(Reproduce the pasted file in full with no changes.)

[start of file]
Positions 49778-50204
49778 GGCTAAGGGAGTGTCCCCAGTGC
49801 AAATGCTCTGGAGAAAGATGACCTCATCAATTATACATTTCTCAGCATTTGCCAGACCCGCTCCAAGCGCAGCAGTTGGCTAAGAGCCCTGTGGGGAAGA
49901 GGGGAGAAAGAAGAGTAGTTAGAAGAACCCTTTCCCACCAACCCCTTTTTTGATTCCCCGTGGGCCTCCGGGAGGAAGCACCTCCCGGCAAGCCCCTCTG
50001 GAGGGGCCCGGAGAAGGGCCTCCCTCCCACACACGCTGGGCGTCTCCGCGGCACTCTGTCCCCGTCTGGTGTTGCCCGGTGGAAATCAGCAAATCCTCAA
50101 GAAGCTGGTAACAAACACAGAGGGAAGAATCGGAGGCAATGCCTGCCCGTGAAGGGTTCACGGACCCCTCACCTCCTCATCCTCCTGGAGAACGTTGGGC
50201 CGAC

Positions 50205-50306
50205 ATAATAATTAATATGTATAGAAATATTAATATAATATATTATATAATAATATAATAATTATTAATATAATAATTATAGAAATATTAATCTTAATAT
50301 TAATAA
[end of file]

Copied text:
Positions 49778-50204
49778 GGCTAAGGGAGTGTCCCCAGTGC
49801 AAATGCTCTGGAGAAAGATGACCTCATCAATTATACATTTCTCAGCATTTGCCAGACCCGCTCCAAGCGCAGCAGTTGGCTAAGAGCCCTGTGGGGAAGA
49901 GGGGAGAAAGAAGAGTAGTTAGAAGAACCCTTTCCCACCAACCCCTTTTTTGATTCCCCGTGGGCCTCCGGGAGGAAGCACCTCCCGGCAAGCCCCTCTG
50001 GAGGGGCCCGGAGAAGGGCCTCCCTCCCACACACGCTGGGCGTCTCCGCGGCACTCTGTCCCCGTCTGGTGTTGCCCGGTGGAAATCAGCAAATCCTCAA
50101 GAAGCTGGTAACAAACACAGAGGGAAGAATCGGAGGCAATGCCTGCCCGTGAAGGGTTCACGGACCCCTCACCTCCTCATCCTCCTGGAGAACGTTGGGC
50201 CGAC

Positions 50205-50306
50205 ATAATAATTAATATGTATAGAAATATTAATATAATATATTATATAATAATATAATAATTATTAATATAATAATTATAGAAATATTAATCTTAATAT
50301 TAATAA